Farmers as a group don’t typically embrace change. Just ask Luis Lombana, CEO of Ficosterra, a Spanish marine biotechnology company that makes fertilizers from an unexpected source: seaweed.
"Whether you are in Spain or Mexico or the States, farmers are very slow to change the way they’ve been doing things traditionally, especially when you come to them with something so different as seaweed," Lombana said. "To some of them, it sounds a little like a joke. They look at you and say, ‘So my plants are going to taste like fish?’ It takes a lot of education."
When it comes to ocean health, the work of convincing farmers to ditch their synthetic fertilizers can’t happen fast enough. And companies such as Ficosterra — which derives its name from ficos, the Greek word for algae, and terra, the Latin word for earth — believe seaweed can help transition farming back to the nature-based methods humankind used for millennia, before the invention of industrialized agriculture.
Natural fertilizers or "biostimulants" are part of a burgeoning seaweed industry in the West, driven more by the slippery superfood’s potential as a climate solution than by kids clamoring for seaweed snacks in their lunchboxes.
Chock-full of vitamins, minerals and antioxidants, seaweed has been a staple of Asian diets and traditional medicine for centuries, and its various applications in food production and scientific research date back decades. More recently, though, marine algae has been hailed by scientists and others for its environmental benefits — particularly the C02 sequestration potential of seaweed aquaculture — spurring a boom in North American kelp farming. And a whole crop of western startups making climate-friendly algae-based products, including clothes, cosmetics, bioplastics and biofuels, have popped up.
But seaweed’s potential to help tackle one of the planet’s least recognized, and most urgent, ecological crises — the destabilization of the Earth’s natural nitrogen and phosphorous cycles — has garnered less attention. Excessive amounts of these nutrients, nitrogen in particular, are flowing into lakes, estuaries, bays and oceans across the globe, causing harmful algal blooms that wreak havoc on marine ecosystems and can be toxic to humans. Wastewater from overburdened urban septic systems and air pollution from burning fossil fuels contribute to nitrogen pollution, but often runoff of the synthetic fertilizers used in industrialized agriculture is the primary culprit.
Seaweed’s potential as a solution to this crisis is two-fold, scientists and environmentalists say. Research has shown that offshore seaweed aquaculture can significantly reduce excess nitrogen flowing into coastal waters, while replacing synthetic fertilizers with biostimulants made from seaweed would reduce the amount of nitrogen entering the ocean from agricultural sources.
A silent killer on a massive scale
Algal blooms happen naturally, but when excessive nutrients flow into coastal waters from upstream sources, it stimulates overgrowths that throw the whole system out of whack. Ocean dead zones, areas where these overgrowths consume so much oxygen that nothing else can live there, are one result of this imbalance — such as the massive one in the Gulf of Mexico, caused by nutrient pollution from the Mississippi River basin. The Gulf dead zone grew to 6,634 square miles this summer, an area larger than the state of Hawaii.
Likewise, scientists have tied the foul-smelling sargassum blooms that have plagued beaches in the Caribbean and Mexico over the last decade, in part, to runoff from the agricultural industry that has laid waste to large swaths of the Amazon rainforest. And while the climate crisis gets most of the attention with regards to coral reefs, researchers in Florida have found that nitrogen-laden pollution — from poorly treated sewage and the synthetic fertilizers used on farms, lawns and golf courses — has played at least as much of a role as warming waters in the near extinction of coral in the Florida Keys.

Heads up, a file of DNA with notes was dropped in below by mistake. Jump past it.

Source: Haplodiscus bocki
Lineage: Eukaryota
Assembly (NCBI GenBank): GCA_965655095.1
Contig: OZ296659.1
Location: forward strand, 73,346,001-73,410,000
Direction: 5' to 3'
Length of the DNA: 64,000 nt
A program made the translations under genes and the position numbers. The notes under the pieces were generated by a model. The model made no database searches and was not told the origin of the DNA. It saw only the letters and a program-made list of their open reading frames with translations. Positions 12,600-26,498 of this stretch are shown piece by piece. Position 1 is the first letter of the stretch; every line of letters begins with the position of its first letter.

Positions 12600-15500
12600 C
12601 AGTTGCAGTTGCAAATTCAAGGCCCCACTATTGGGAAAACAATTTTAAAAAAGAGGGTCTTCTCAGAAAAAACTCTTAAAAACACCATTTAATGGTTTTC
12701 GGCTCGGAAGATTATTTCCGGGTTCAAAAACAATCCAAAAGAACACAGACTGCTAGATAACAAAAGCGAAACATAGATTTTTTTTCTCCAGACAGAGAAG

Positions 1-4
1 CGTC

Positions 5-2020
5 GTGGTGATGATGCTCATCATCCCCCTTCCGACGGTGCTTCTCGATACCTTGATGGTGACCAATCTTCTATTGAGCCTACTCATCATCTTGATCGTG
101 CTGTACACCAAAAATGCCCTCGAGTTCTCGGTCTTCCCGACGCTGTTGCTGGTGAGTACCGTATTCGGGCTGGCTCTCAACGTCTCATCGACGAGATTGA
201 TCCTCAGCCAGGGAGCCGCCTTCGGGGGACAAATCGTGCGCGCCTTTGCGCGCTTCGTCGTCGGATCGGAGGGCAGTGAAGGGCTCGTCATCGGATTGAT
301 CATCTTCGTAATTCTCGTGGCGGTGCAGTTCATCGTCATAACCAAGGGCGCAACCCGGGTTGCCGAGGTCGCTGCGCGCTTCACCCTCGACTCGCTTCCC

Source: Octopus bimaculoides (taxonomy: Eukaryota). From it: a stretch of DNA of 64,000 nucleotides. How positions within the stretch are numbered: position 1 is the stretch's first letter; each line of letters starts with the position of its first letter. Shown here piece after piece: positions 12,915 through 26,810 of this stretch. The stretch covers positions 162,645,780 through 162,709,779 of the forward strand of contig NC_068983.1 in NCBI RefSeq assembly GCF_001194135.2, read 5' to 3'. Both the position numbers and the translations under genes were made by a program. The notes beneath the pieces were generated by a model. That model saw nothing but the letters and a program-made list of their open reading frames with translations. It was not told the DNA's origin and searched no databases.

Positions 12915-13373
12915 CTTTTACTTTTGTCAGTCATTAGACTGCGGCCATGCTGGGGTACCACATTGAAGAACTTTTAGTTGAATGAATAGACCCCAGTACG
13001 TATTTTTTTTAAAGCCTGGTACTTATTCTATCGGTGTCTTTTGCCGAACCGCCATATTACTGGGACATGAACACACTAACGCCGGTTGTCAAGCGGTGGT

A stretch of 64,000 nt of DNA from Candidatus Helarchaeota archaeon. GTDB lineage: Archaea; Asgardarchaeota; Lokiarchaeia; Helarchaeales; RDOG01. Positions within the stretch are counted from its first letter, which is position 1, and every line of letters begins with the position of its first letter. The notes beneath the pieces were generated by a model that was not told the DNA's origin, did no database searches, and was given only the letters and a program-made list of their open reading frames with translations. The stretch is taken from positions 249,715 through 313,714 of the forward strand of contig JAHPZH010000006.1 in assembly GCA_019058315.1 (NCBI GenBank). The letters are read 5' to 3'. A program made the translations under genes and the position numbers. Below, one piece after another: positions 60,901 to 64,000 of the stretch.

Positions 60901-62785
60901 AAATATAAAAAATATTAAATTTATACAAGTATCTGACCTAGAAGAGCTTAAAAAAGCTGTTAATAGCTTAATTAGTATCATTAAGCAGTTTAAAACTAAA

"Nitrogen is what’s driving all of these harmful algae blooms in Florida, the red tides, the brown tides, the blue-green algae … and the dying coral," Brian Lapointe, a research professor at Florida Atlantic University, who conducted the 30-year study on nutrient pollution and coral death, told GreenBiz.
Take a look at the "nine planetary boundaries," the limits that scientists say humans must respect to keep the planet habitable, and you’ll see we’re already beyond the safe operating space for four of them: climate change; land-system change; biodiversity; and biogeochemical flows of phosphorus and nitrogen. In terms of biodiversity loss and excess nitrogen, we’re well into the high-risk zone.
"But you just don’t hear a lot about it," Lapointe said. "You hear a lot about climate change and CO2, but not about nitrogen."
Lapoint points out that in the case of coral reefs the two crises are intertwined, because nitrogen is a driver of reef biodiversity loss. Indeed, scientists are increasingly recognizing nitrogen as a threat to plant and animal species around the globe.
Cultivating a circular solution
Reducing the excess nutrients that cause algae blooms through seaweed aquaculture and biostimulants is either ironic or circular, depending on how you look at it. Either way, it amounts to algae saving the ocean from algae.
More than 10,000 species of seaweed fall into three color classifications: red; brown; and green. Most seaweed production involves the cultivation of various types of red algae, which grows in warmer waters near the equator, and brown algae, such as kelp, which grows in the cooler waters to the north.
Estimates vary on the size of the commercial seaweed market. One conservative estimate put it at $16.7 billion in 2020, with growth to $30.2 billion projected by 2025. The food industry comprises most of the market and is expected to be the main driver for growth; however, reports cite the cosmetics and personal care industry, and agricultural use — both as a fertilizer and in animal feed — as additional drivers.